4.1. Thickness and bearing capacity design
The bearing capacity of a gravel road or forest road can be described as the maximum stress or pressure that road can sustain without failure of the road structure or subgrade material under the road. The maximum stress or pressure should be defined by the trucks that using the roads. In addition to road structures and their material properties the bearing capacity performance of gravel and forest roads is also controlled by road drainage, seasonal changes and maintenance practices. Poor or neglected maintenance operations can “destroy” good gravel or forest roads in just a few years.
The design principles of gravel roads can vary substantially between different countries and between public gravel roads and forest roads and between different road classes.
4.2. Design principles
In gravel road road design the bearing capacity or road structure thickness is mainly defined by the subgrade soil type and quality. In Finland the layer thicknesses are defined by the estimated subgrade soil moduli value and the target moduli value is set by the importance class of the gravel road. This design does not take into account frost. Frost design principles are used only when building transition wedge structures.
In Sweden the gravel road layer thickness design is also based on the subgrade type, but in addition the local climate zones also have an effect on the total thickness. The wearing course and base course thickness is thinner in Sweden compared to Finland, but the Swedish total thickness is mainly thicker.
As a comparison of gravel road structure design principles in the ROADEX area, the following table presents the design table used in the USA. In the USA the gravel road structure mainly consists of a base course over the subgrade and a wearing course. This design system also has climatic regions and subgrade soil quality and in addition the traffic level has also a great effect on base course structure thickness. The traffic level refers to equivalent standard axles (ESAL) of 8 ton axle load, where a high traffic level is defined as 60.000-100.000 ESAL, medium is 30.000-60.000 ESAL and Low 10.000-30.000 ESAL. In addition, if detailed information of the subgrade and road aggregate quality is available, it is recommended that the AASHTO design method should be used.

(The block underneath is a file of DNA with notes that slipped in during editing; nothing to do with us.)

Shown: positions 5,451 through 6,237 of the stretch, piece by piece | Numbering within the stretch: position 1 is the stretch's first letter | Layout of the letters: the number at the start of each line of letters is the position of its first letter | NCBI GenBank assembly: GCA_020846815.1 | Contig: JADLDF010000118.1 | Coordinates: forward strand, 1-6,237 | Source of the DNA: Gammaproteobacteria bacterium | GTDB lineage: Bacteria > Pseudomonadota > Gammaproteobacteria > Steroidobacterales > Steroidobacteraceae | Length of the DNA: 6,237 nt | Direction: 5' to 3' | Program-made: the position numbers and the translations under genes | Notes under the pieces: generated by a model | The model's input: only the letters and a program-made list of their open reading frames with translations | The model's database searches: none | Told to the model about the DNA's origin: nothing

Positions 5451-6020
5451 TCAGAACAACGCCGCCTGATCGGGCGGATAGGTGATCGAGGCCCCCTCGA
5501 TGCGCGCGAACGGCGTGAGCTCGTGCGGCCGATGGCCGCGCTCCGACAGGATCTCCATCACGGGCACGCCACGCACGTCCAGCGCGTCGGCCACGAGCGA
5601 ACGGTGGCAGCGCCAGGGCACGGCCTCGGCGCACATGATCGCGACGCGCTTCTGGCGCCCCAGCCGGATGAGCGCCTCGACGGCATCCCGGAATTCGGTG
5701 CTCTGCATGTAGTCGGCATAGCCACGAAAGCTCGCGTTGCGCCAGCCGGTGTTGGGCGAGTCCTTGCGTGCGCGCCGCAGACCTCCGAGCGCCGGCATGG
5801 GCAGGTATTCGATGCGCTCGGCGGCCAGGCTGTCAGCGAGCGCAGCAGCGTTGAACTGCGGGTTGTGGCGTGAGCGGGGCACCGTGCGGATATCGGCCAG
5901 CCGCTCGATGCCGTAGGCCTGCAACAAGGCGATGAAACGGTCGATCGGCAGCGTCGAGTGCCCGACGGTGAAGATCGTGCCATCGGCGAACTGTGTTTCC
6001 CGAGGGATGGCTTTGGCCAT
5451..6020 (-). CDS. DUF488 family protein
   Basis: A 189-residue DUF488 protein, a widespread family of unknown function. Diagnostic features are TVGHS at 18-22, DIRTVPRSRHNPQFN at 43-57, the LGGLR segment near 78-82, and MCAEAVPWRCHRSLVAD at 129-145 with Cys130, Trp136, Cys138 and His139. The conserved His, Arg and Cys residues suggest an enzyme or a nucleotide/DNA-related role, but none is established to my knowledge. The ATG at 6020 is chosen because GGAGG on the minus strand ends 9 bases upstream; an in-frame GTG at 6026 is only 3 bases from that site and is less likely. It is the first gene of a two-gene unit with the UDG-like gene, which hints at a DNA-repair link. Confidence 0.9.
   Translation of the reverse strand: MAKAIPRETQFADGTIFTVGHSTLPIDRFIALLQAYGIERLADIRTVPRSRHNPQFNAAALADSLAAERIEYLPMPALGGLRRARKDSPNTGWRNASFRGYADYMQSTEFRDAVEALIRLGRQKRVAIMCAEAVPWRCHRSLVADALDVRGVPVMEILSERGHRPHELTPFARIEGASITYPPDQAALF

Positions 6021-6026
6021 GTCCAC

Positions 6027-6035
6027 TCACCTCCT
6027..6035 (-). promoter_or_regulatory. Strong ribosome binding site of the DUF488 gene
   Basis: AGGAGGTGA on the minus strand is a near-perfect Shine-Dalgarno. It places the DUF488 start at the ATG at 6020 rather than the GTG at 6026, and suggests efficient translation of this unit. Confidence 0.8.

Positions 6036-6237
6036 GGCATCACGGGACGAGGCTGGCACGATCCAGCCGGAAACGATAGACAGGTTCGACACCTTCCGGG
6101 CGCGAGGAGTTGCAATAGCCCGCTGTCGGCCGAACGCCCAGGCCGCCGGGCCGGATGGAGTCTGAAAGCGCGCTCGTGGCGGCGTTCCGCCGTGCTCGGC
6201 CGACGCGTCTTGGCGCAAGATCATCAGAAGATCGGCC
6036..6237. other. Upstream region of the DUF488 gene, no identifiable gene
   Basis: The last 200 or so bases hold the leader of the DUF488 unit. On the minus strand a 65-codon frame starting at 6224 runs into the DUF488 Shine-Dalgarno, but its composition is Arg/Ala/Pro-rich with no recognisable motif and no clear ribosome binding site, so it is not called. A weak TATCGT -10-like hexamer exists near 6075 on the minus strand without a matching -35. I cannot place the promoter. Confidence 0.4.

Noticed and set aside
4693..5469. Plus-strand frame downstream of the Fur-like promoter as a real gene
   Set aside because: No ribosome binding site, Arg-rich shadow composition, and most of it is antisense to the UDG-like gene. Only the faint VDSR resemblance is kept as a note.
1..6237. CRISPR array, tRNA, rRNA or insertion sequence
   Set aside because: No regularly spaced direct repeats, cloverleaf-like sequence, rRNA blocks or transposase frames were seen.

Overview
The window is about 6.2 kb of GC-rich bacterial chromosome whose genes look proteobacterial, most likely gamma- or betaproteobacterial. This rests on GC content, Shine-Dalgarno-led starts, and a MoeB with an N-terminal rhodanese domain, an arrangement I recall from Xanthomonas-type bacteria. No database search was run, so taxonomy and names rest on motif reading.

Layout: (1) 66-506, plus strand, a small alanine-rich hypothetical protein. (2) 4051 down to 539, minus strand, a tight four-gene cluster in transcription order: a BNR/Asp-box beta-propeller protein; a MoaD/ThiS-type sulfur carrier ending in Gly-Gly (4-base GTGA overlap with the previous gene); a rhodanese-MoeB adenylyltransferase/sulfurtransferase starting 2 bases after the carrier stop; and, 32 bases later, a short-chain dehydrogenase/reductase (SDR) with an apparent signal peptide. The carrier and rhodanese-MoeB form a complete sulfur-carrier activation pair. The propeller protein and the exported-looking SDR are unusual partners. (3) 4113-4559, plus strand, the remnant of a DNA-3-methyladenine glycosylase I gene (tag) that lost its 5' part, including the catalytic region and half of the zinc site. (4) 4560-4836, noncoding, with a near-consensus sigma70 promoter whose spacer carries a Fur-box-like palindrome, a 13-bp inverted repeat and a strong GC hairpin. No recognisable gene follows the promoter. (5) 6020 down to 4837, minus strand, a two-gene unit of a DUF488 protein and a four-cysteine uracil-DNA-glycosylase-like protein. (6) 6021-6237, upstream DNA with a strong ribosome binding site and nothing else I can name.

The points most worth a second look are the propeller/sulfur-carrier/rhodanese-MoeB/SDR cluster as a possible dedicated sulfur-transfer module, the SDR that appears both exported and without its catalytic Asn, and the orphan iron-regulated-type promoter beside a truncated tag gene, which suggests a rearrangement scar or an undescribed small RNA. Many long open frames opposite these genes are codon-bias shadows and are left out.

Forest road structure designs in ROADEX area are mainly based on design catalogues/tables where the main factor defining the structure thickness is subgrade soil type. In Scotland the subgrade is defined by its CBR (California Bearing Ratio) value. In addition, the subgrade soil type also defines the foundation (formation) width which is correspondingly wider the weaker the subgrade soil is.
In Finland the design is also based on four forest road structure classes with different the target bearing capacity (MN/m2) during the spring thaw or during the summer. Structure classes I and II with target bearing capacity classes 80 MN/m2 and 60 MN/m2 can be used all year around while in classes III and IV heavy traffic is not allowed in weaker subgrade classes D-F during the spring thaw.
Comparing all the above structural design tables of gravel and forest roads reveals that they all seem to be in line, even though their design concepts are different. Knowing however the great variations in axle weights and total weights across countries it cannot be confirmed if all tables meet all the requirements of heavier trucks. Based on the ROADEX tests on gravel and forest roads in partner areas ROADEX has recommended the following classification based on the bearing capacity measured on the top of wearing course.
In addition to the table the following issues should be kept in mind when designing or strengthening gravel roads.
- If bedrock is close to road surface, this might lead to underdesigning structures and Mode 1 rutting
- If the road is resting on peat this might lead to overdesigning the structures
- If drainage is poor this might lead to overdesign. The much cheaper is to improve the drainage.